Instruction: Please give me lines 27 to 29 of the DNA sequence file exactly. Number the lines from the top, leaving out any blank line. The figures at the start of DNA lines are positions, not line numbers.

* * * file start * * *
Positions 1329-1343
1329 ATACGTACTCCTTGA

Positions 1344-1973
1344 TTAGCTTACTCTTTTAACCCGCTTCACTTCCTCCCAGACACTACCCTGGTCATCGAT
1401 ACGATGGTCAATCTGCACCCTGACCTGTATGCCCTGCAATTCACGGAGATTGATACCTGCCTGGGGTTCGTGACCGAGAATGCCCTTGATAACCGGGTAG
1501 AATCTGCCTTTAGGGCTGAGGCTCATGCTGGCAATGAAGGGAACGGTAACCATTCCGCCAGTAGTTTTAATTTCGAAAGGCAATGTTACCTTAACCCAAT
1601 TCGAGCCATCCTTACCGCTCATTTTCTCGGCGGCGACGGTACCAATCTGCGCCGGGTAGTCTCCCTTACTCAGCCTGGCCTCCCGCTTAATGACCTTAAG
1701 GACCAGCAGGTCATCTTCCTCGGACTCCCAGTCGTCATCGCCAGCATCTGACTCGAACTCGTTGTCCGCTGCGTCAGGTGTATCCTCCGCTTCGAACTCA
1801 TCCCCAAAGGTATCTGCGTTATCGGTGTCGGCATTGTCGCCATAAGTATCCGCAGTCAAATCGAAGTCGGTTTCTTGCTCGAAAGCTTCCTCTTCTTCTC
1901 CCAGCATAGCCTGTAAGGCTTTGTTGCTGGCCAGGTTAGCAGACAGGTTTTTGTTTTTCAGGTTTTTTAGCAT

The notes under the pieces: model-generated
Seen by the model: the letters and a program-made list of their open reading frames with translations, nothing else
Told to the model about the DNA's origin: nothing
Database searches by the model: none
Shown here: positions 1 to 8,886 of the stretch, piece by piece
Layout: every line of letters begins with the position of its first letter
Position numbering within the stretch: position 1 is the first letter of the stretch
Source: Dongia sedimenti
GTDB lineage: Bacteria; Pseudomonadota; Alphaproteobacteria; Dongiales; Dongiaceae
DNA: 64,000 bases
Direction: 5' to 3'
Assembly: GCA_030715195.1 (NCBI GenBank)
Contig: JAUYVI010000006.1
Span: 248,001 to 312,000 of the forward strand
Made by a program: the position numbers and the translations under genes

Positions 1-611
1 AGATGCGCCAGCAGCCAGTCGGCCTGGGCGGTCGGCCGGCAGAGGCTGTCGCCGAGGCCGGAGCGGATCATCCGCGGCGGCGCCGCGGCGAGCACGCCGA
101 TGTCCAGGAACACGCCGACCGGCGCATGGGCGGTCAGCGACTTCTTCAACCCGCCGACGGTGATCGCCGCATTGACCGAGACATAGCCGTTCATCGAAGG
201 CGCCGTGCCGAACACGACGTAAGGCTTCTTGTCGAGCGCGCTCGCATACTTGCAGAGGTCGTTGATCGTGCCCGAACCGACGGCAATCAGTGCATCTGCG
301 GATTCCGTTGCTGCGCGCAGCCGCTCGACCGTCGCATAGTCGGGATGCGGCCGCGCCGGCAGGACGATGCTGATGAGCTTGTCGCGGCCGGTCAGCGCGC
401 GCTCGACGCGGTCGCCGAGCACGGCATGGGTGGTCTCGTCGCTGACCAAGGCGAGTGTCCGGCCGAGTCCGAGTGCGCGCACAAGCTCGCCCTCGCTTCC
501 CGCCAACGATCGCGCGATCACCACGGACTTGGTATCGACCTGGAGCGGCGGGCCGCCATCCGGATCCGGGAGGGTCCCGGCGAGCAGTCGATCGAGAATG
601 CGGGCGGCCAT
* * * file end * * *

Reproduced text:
1 AGATGCGCCAGCAGCCAGTCGGCCTGGGCGGTCGGCCGGCAGAGGCTGTCGCCGAGGCCGGAGCGGATCATCCGCGGCGGCGCCGCGGCGAGCACGCCGA
101 TGTCCAGGAACACGCCGACCGGCGCATGGGCGGTCAGCGACTTCTTCAACCCGCCGACGGTGATCGCCGCATTGACCGAGACATAGCCGTTCATCGAAGG
201 CGCCGTGCCGAACACGACGTAAGGCTTCTTGTCGAGCGCGCTCGCATACTTGCAGAGGTCGTTGATCGTGCCCGAACCGACGGCAATCAGTGCATCTGCG